The Marx Brothers Collection
February 23, 2003
Sam Wood, William A. Seiter, Edward Buzzell, Charles Reisner, Archie Mayo, ,
Starring: Groucho, Chico, Harpo, Allan Jones, Margaret Dumont, Kitty Carlisle, Maureen O’Sullivan, Lucille Ball, Ann Miller, Eve Arden, Kenny Baker, John Carroll, Tony Martin, Charles Drake, Lois Collier, ,
Fans of the Marx Brothers movies have had to wait a long time to finally see their heroes done justice on the DVD format. Image Entertainment released a now out-of-print box set a few years ago with simply awful transfers and no extras. Hopes were raised when Warner Brothers announced that they would be releasing their own box set this year. The good news is that the Warners discs feature excellent transfers of every movie with a solid collection of supplemental material. The bad news is that many of the Marx Brothers most famous and beloved early films, like The Cocoanuts (1929) and Animal Crackers (1930) are not included set. So what exactly does one get with this new box set?
The first film in the set is A Night at the Opera (1935), arguably one of the Marx Brothers best films of their career. It was the first film after they were pushed out of Paramount Studios because of the commercial and critical failure of Duck Soup (1933). Zeppo had left the group and boy genius producer, Irving G. Thalberg, brought them over to MGM. His influence marked a significant evolution in the Marx Brothers films in that they actually had an actual story to work against instead of making movies comprised of a series of comedy routines.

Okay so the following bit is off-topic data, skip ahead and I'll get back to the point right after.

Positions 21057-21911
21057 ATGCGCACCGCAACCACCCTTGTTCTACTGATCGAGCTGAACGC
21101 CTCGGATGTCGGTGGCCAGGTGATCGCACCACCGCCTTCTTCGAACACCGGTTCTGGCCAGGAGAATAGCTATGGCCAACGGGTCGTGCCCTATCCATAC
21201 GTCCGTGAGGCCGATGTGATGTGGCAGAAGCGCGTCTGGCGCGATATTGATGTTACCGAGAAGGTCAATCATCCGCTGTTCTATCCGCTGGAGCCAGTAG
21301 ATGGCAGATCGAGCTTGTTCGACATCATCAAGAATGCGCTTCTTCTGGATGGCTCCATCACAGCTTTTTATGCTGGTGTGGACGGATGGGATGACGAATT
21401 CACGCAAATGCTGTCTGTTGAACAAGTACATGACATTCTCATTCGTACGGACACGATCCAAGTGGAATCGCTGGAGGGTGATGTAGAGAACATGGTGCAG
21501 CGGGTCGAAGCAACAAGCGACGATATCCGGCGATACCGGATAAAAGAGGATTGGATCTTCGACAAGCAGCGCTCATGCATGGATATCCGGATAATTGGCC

Opera was a parody of high society. Otis B. Driftwood (Groucho) tries to get Mrs. Claypool (frequent Marx Bros. foil, Dumont) into the rich upper class by arranging for her to donate $200,000 to the New York Opera Company. Predictably all hell breaks loose on the ocean liner headed for America as Fiorello (Chico) and Tomasso (Harpo) trick Driftwood into signing singer, Ricardo Baroni (Jones). This film is best remembered for the famous stateroom scene where the Marx Brothers invite two maids, a manicurist, an engineer’s assistant, someone looking for their friend, a cleaning lady and four waiters into their cramped room. Everyone is doing their own thing until finally the room’s door bursts open and everyone comes pouring out.
Opera was a huge hit and put the Marx Brothers back on the map. They wisely followed it up with another Thalberg collaboration, A Day at the Races (1937). The Marx Bros. try to keep the Standish Sanitarium afloat for Julie (O’Sullivan), a beautiful young lady and her boyfriend Gil (Jones), who tries to drum up money by gambling on a long-shot horse race. Dr. Hugo Z. Hackenbush (Groucho), a veterinarian by trade, is brought in to help raise the profile of the sanitarium by becoming chief of staff. As one can imagine, much inspired hilarity ensues as the medical profession is skewered by the Marx Brothers.
There are many funny, classic routines in Races, including a bit where Chico cons Groucho into buying all sorts of horse racing books, effectively milking him out of most of his money and forcing him to miss the race he was going to bet on. There is also a funny scene where Groucho gives a reluctant Harpo a medical examine only for him to eat the thermometer!
Sadly, Thalberg died suddenly before the movie was completed and the Marx Brothers films would never achieve the same greatness. No longer under the producer’s protective presence, the Marx Bros. were effectively at the studio’s mercy. They put them out to pasture metaphorically speaking. This may explain why the Marx Bros. made Room Service for RKO instead of MGM in 1938.
This film is something of an anomaly amongst their films in the sense that it contains no musical numbers and wasn’t written specifically for them. Gordon Miller (Groucho), a producer trying to get a play off the ground, has racked up a huge hotel bill and is trying to find a way to pay it off. Banelli (Chico) and Faker (Harpo) are his assistants trying to help him out.